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Consumers slow to adopt video phones

As more companies offer video phone technology, the question remains whether consumers are ready to put themselves in front of a camera when they answer the phone.
/ Source: a href="" linktype="External" resizable="true" status="true" scrollbars="true">The Washington Post</a

George Jetson, his boy Elroy, Dick Tracy and Capt. James T. Kirk have used video phones for decades, calling people across the universe with unselfconscious ease.

But Americans have never embraced the technology which — far from being science-fiction fantasy — has been around since AT&T unveiled it at the 1964 World's Fair.

Internet communications company Skype Technologies SA yesterday joined a band of firms offering video phone service in the belief that people are finally ready to overcome the basic human fear of being seen on a bad hair day.

The company, bought by eBay Inc. in October, said it would give away software that will let people make video calls for free around the world as long as they — and those they call — have a computer, a fast Internet connection and a webcam.

For eBay, video may help auction sales by allowing sellers to communicate more directly with buyers and to better display their wares.

Skype is by no means alone in the market, though. America Online Inc., Microsoft Corp.'s MSN and Yahoo Inc. offer video calling through their instant messaging services. These, like Skype, require some measure of technical savvy to hook up webcams and install software.

Companies including 8x8 Inc., Motorola Inc. and Viseon Inc. are taking a different path by rolling out video phones that work more like appliances — with cameras, screens and microphones built into a unit that plugs into a broadband Internet connection.

The question — and analysts say it is wide open — is whether consumers bombarded with sound and images want to open their home to yet another screen and put themselves in front of a camera when they answer the phone.

"The classic example is somebody calls you and you just got up, your hair is in a mess and they can see you," said John Delaney, a principal analyst with London consulting company Ovum Ltd. "At the moment, you are talking to me and you have no idea what I am doing, and that might be a good thing."

During an interview, Delaney said he was working from his home office in Kent, England, and that he was not in his pajamas, "but I easily could be."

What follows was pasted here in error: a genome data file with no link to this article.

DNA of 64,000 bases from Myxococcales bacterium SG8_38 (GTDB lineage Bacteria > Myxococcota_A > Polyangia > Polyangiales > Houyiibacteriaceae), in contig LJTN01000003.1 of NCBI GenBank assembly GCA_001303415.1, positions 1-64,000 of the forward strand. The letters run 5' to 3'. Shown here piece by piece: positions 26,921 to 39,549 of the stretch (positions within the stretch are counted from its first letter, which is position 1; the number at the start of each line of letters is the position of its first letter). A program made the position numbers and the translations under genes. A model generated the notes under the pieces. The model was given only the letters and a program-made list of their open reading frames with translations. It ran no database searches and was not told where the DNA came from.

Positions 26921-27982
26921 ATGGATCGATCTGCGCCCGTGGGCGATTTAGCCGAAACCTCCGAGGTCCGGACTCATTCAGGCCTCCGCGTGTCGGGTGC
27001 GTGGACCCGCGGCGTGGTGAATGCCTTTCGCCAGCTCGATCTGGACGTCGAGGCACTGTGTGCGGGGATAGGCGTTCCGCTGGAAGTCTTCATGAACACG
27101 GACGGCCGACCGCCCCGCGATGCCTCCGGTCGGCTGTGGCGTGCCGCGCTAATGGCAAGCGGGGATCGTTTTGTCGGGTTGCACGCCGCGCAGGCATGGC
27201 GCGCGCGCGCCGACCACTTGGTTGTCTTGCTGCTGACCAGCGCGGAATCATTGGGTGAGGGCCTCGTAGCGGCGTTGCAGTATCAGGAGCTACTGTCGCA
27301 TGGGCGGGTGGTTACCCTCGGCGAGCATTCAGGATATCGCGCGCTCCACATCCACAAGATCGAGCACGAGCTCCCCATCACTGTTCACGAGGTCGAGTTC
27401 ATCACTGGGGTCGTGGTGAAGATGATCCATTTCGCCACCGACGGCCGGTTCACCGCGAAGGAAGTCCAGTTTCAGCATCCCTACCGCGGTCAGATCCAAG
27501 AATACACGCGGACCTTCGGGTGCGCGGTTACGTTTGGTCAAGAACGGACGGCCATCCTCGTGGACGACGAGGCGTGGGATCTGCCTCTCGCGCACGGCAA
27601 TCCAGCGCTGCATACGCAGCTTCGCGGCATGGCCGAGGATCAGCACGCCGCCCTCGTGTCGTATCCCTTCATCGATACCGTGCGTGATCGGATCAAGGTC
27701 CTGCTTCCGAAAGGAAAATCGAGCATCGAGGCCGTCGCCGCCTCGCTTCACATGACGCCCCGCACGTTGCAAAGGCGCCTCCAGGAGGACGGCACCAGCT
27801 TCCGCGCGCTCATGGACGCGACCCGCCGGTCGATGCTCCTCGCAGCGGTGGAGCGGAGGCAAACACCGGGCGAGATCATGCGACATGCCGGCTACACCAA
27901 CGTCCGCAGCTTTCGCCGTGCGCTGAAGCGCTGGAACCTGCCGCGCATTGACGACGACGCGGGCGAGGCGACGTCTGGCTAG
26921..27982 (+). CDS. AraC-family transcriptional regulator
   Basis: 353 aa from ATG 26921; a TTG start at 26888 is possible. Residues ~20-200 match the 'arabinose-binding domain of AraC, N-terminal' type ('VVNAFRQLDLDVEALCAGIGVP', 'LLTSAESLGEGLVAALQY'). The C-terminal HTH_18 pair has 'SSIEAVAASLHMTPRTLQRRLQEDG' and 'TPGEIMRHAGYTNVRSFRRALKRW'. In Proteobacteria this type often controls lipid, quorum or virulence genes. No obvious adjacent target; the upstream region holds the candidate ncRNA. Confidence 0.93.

"It's quarter past four in the afternoon here, and I think pajamas would be considered a little louche," he said. "I am wearing a perfectly conservative sweater and slacks, thank you very much. "

Sheldon H. Hochheiser, a former AT&T historian, said the company's first video offering — Picturephone — failed for three key reasons: high cost, the chicken-and-egg problem of getting one when no one else has one, and a general reluctance of people to be seen when they talk on the phone.

Of the three issues, cost is the closest to being solved.

When it first offered Picturephone in Pittsburgh in 1970, Hochheiser said AT&T charged $160 a month to rent the unit, and customers had to pay 25 cents per minute after the first half-hour of calling.

Skype has teamed with Logitech International SA to sell "Skype-certified" webcams, most of which cost less than $100. Aside from this, calls are free with broadband Internet access.

Santa Clara, Calif.-based 8x8's Packet8 Broadband VideoPhone — introduced at $249 including rebates — now costs $149.99 for the unit, and a $19.95 monthly fee covers all video calls and unlimited local and long-distance voice calls in the United States and Canada.

Schaumburg, Ill.-based Motorola's Ojo video phone, which launched in May at $799, has fallen to $499 with rebates. Beyond that, consumers must pay a $14.95 monthly fee that covers unlimited video calling but does not provide regular Internet phone service.

For the Motorola and Packet8 devices, consumers may also need a router.

The chicken-and-egg problem remains, but industry analysts said declining prices and the spread of high-speed Internet access would gradually help overcome this.

Director Stanley Kubrick, in his 1968 film "2001: A Space Odyssey," hit on what industry analysts and officials say is the key market for the consumer video phone: people far from home who want to see their children and grandchildren.

Dr. Heywood R. Floyd, a character in the film who was killing time at a space station while changing flights to get to the moon, popped into a video payphone to talk to his young daughter whose birthday he will miss. The call cost just $1.70.

Jeff Wacker, the futurist at Plano, Tex.-based Electronic Data Systems Corp., said he thinks people will eventually get used to video calls, saying the growing availability of TV on cell phones may help smooth the way.

"We will have a lot of people who want to connect in a bigger way than just with voice," he said. "We have a lot of grandparents with the baby-boomer generation . . . you are going to find that as a driver, that just didn't exist as much in the 1970s."

The third problem — human nature — may be the hardest to solve.

Jonathan Hurd, a vice president with Boston-based consulting group Adventis Corp., fondly remembers trying AT&T's Picturephone when he visited the 1964 World's Fair as a 7-year-old.

"It will take off at some point, but we are still years away," Hurd said, saying one thing that would drive sales in the business market would be the desire to cut travel costs but maintain a personal connection.

He also said that new rules of etiquette would have to evolve and that people would have to adjust their phone behavior.

Hurd said he was leaning back in his chair and flipping a purple pen back and forth in a hand resting on his head during an interview.

"I would have a more alert pose if I were on a video connection," he said, laughing.